Prichard Committee for Academic Excellence

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  • Unity In Action

    As we head into the long weekend commemorating the life and work of Dr. Martin Luther King, Jr., I reflect on that iconic picture of Dr. King at the Lincoln Memorial looking out toward the Washington Monument, over masses of people gathered to hear his address.  From deep in his breast arose the words we…

  • Puzzle: African American Proficiency Much Lower Than Kindergarten Readiness

    In elementary school, something seems to work very differently for African American students than for other student groups. That’s the pattern that emerges from comparing KPREP proficiency rates for the last two classes of third graders to the kindergarten readiness rates when those classes started school. For Kentucky’s African American students:

    44.2% were kindergarten ready…

  • Supports Boost Success in Murray

    JANUARY 2019  \\\\\  MURRAY HIGH SCHOOL
    SUPPORTS BOOST SUCCESS 
    Keagin Brooks’ second math class of the day is turning around years of frustration about the subject — not quite understanding algebra basics and growing accustomed to test results that lag behind other subjects. A few hours after her Honors Algebra II class, the 16-year-old junior returns to…

  • 8 Issues We Are Watching During the 2019 Legislative Session

    The Kentucky General Assembly struck the gavel on Tuesday of this week, officially convening the 2019 Regular Session.  While this is Kentucky’s odd-year, short 30-day session, activity, and interest will be substantial with over 30 new members taking their seats and a gubernatorial election beginning to heat up.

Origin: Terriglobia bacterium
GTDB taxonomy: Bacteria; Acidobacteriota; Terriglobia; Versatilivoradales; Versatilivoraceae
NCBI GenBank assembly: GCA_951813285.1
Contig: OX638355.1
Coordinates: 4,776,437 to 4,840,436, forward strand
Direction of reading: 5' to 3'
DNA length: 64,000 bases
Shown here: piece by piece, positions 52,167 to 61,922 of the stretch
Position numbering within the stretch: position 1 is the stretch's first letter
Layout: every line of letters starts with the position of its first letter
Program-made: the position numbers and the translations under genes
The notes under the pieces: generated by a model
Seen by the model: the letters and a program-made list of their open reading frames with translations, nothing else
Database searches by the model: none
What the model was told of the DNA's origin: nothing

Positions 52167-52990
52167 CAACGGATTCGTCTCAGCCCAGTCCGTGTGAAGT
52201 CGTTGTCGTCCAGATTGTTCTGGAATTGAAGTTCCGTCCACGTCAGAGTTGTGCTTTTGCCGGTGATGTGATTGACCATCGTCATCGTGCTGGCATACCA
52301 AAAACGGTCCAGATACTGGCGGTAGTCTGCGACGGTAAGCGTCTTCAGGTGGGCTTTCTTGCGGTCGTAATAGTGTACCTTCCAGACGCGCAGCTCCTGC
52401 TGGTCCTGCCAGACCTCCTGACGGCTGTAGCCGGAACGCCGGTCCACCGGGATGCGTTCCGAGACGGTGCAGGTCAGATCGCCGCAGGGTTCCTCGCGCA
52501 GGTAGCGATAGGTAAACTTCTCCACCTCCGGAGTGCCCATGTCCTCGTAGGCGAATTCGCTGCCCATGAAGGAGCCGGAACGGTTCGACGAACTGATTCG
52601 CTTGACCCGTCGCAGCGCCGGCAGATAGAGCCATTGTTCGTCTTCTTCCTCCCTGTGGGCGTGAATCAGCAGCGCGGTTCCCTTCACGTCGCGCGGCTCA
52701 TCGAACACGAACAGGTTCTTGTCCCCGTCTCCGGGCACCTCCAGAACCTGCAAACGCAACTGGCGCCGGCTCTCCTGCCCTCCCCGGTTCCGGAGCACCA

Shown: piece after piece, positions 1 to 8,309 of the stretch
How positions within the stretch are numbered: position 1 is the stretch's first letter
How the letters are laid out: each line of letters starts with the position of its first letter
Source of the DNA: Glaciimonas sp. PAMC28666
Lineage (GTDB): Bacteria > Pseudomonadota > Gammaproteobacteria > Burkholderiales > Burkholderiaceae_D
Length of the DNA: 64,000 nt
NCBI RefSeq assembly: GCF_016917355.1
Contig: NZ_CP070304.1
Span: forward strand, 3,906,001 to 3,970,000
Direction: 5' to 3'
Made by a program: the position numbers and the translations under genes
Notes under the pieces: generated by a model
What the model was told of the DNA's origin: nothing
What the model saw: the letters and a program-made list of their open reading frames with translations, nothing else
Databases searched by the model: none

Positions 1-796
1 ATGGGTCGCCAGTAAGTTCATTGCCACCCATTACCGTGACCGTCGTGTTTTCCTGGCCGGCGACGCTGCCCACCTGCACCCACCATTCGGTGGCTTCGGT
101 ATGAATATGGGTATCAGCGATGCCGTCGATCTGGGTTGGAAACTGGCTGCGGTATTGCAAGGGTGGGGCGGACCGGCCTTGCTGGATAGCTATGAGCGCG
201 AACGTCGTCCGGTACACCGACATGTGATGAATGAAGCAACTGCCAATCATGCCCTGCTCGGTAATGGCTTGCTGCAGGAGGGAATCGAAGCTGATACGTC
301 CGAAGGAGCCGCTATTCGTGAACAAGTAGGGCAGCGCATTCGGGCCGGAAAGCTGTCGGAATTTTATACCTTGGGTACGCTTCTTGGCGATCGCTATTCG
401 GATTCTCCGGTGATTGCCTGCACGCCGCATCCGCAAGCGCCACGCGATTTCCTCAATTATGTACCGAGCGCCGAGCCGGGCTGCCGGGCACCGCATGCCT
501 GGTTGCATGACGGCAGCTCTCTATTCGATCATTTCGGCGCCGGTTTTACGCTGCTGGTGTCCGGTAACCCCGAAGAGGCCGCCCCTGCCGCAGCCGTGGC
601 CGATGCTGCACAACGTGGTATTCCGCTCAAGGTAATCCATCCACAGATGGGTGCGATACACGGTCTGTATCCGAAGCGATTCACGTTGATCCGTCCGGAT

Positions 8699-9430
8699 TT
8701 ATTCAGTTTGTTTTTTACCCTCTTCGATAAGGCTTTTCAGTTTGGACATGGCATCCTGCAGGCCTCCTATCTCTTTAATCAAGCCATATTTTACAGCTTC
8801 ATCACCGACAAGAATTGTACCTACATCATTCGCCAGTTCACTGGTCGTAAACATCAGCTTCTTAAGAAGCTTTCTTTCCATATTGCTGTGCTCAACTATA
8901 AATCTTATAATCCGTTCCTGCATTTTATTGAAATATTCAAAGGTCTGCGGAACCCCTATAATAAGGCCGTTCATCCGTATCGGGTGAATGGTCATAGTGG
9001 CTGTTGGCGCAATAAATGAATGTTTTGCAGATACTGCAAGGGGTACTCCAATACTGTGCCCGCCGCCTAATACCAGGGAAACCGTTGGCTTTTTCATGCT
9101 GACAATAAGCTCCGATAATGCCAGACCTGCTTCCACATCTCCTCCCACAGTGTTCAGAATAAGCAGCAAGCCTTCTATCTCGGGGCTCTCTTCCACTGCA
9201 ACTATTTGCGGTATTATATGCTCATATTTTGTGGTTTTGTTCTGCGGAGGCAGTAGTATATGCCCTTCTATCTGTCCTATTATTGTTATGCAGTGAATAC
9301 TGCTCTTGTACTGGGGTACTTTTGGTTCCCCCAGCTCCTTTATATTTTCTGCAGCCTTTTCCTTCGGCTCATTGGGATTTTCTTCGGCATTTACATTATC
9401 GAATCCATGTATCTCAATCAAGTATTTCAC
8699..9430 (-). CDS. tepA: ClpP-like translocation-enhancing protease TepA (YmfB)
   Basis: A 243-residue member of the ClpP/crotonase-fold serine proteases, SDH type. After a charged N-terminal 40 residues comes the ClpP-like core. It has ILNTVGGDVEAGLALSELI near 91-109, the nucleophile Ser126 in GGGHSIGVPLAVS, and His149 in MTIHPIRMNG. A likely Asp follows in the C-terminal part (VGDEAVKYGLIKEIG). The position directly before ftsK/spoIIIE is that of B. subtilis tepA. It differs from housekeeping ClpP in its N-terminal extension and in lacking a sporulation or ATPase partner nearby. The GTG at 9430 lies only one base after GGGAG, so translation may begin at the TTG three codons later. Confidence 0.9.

Education issues will remain at the forefront of…

  • “We Can All Still Learn” – A Discussion of the Kavanaugh Hearings and Student News Engagement

    Dana Smiley, a member of Oregon Student Voice, recently wrote an article entitled “The general election was a national shouting match. So why were our classrooms so quiet?” Her pressing query prompted us to think not just of political discourse in schools but more broadly about how current events are addressed by educators.
    Especially in light…

  • Expanding Relevant Challenges in Louisville

    OCTOBER 2018  \\\\\  MOORE MIDDLE/HIGH SCHOOL in LOUISVILLE
    EXPANDING RELEVANT CHALLENGES
    A school with 2,300 students might seem an unlikely place for individual voices to stand out.
    Still, 13-year-olds Abigail Pena Lopez and Jenny Tello Montejo feel encouraged as they discuss the possibilities for proposing a mural to emphasize how the school accepts people of all nationalities. Their…

  • An Absent-Minded Quest